Creating a Word Cloud With Python

Learn how to use various Python libraries to create, mask, and display a word cloud with contents from a text file.

Introduction

In Data Visualization, word clouds are used to display textual data in a specific shape. The more frequent a word is in a chunk of text, the larger it will appear in the word cloud. This can provide interesting insights in datasets, such as determining which metatags have the most prominence on a web page. Other uses for word clouds include displaying what topics are usually covered in speeches and excerpts.

In this article, we will learn how to create, mask, and display the following word cloud in Python:

Final version of Bowie word cloud

It’s a word cloud of the late and great David Bowie filled with words from his songs with “star” in the lyrics!

We will use the following libraries:

  • The wordcloud module will generate our word cloud using a text file.
  • NumPy will be used to mask, or shape, an image to be applied to the word cloud.
  • Pillow, a fork of Python Imaging Library (PIL), will be used for making a copy of the original image to work with.
  • Modules from the os library, including the os.path module, will allow us to access the folders and files in our project’s directory.
  • Matplotlib will ultimately be used to display our new word cloud.

Note: With the exception of the os library, the rest will need to be installed to complete this tutorial. Using pip version 3, the following command be run to install them:

pip3 install numpy pillow wordcloud matplotlib

This tutorial assumes familiarity with the Python programming language, including importing libraries and using some of Python’s built-in functions.

Let’s get started with the first step!

Step 1: Project setup

To begin, we will create the root directory for our project. After launching the terminal or command prompt, we’ll run the following commands to create a new my_wordcloud directory and change to it:

mkdir my_wordcloud
cd my_wordcloud

We’re now working from the newly created my_wordcloud directory. Next, let’s create a new file called my_wordcloud.py:

touch my_wordcloud.py
ls

Running the ls command confirms we successfully created the my_wordcloud.py file in the correct directory:

my_wordcloud.py

Note: The file that will ultimately import the wordcloud library must not be named wordcloud.py. Otherwise, when executing the file, errors will be thrown due to circular imports.

For this project, we’ll need to have access to the file path of our current working directory while creating the word cloud. For this step, let’s open the my_wordcloud.py file and write the following:

import os
current_directory = os.path.dirname(__file__)

In the snippet above, we passed the __file__ path attribute to the os.path.dirname() method to return the full path string of the parent directory my_wordcloud.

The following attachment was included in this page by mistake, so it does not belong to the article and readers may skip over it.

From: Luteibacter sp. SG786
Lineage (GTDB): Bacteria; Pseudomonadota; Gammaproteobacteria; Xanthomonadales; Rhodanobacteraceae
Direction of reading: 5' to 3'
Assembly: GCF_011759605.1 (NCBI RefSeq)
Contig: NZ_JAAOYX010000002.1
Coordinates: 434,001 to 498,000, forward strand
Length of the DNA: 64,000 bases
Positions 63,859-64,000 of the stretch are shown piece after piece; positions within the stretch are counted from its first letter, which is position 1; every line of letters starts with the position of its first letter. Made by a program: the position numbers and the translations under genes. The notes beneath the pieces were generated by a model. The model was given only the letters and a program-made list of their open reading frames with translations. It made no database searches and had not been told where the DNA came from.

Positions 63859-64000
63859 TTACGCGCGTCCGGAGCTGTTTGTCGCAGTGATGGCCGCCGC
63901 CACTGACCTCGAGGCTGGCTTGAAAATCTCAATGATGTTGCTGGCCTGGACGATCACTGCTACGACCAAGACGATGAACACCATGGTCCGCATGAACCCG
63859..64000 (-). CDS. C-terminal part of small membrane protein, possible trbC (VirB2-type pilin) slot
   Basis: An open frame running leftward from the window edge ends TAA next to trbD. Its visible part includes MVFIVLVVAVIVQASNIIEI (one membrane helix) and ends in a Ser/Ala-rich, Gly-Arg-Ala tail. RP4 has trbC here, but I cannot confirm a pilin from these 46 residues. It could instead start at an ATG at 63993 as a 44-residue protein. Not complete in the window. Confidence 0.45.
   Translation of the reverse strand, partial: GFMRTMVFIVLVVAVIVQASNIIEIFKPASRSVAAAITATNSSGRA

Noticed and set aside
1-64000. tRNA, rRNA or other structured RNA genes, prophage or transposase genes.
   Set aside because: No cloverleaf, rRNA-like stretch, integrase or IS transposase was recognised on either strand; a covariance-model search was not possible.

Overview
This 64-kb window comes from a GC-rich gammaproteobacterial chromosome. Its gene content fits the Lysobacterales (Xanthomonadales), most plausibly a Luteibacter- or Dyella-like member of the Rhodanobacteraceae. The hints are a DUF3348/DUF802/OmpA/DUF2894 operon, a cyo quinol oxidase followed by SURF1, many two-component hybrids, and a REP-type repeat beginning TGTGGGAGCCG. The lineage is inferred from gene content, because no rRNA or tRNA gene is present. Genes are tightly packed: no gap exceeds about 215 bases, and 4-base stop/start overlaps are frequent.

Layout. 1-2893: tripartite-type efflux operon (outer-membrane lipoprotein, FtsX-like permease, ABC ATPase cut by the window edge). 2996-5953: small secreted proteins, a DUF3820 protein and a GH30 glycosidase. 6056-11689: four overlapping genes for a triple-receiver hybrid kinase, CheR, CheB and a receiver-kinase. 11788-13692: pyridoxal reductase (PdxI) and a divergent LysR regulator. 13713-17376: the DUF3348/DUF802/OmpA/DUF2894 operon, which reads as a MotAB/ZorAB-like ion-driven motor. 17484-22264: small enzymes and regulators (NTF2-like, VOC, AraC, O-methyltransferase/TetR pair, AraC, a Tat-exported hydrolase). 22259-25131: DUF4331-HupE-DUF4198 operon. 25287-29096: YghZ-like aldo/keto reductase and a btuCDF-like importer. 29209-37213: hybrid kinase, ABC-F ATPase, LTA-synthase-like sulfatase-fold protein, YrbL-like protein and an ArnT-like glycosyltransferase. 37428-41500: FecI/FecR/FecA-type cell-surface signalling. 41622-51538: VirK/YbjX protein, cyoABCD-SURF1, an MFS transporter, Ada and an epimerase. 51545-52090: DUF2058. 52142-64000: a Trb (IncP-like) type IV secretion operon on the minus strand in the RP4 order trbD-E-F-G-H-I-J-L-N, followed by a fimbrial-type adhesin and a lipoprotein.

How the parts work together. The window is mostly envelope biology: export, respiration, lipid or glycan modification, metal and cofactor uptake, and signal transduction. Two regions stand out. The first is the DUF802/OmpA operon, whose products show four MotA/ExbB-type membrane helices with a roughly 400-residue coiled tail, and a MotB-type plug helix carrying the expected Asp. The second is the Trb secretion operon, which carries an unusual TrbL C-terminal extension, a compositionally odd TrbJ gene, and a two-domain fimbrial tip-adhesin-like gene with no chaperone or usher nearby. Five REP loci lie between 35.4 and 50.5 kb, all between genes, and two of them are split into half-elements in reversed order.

Let’s save the file and proceed to the next step.

Step 2: Find an image to mask with

Finding a suitable image for the word cloud can be challenging at first. There are a few criteria to keep in mind when searching for one:

  • The image must have a white background (#ffffff); anything off-white or transparent will be populated by words for the word cloud.
  • The shape(s) within the image should be well-defined and composed of mostly non-white colors.
  • Although this tutorial uses .png images, as long as the image is small, a .jpg image file can be used instead.

Googling for “word cloud mask images” will yield some promising results. For this tutorial, we are going to use the following image:

Original Bowie image

After downloading the image, let’s rename it to bowie.png and save it in our my_wordcloud parent directory.

Next, let’s assign the full path of our bowie.png file to a variable called bowie_image_path. Then, we will import the Image module from the PIL library to create an object representation of our image with the file path:

import os
from PIL import Image
bowie_image_path = os.path.join(current_directory, "bowie.png")
bowie_image = Image.open(bowie_image_path)

Note: The Image.open() method is not to be confused with Python’s built-in open() function.

With our image now stored inside the variable bowie_image, let’s save the my_wordcloud.py and move to the next step.

Step 3: Create mask with image path

For this step, we will import and use NumPy to create the “mask” for our image. By this, we mean we are going to shape out the part of the image we’d like to generate a word cloud from.

We will create an ndarray of pixel values that indicate which ones should not be included in the mask (255 represents “white”) and which ones should be included; all other colors are fair game. Using the bowie_image we made in the last step, let’s add the following to the my_wordcloud.py file:

import os
from PIL import Image
import numpy as np
bowie_mask = np.array(bowie_image)
print(bowie_mask)

Here, we imported the numpy library and can access its methods with the np alias. Then, we invoked the np.array() method to create a new ndarray called bowie_mask.

Let’s run our program thus far with the python3 my_wordcloud.py command. The print() statement will check that our bowie_mask array was created correctly. We should see (mostly) values of 255, confirming that our image had a proper white background and the mask can be applied to our word cloud.

Let’s remove the print() statement, save the my_wordcloud.py file, and head to the next step.

Step 4: Find text to generate

In this step, we are going to find some text to use for generating our word cloud. All we need to generate a word cloud is a single string of text. The string can be locally defined in the same .py file or it can be saved to an external file and accessed from there.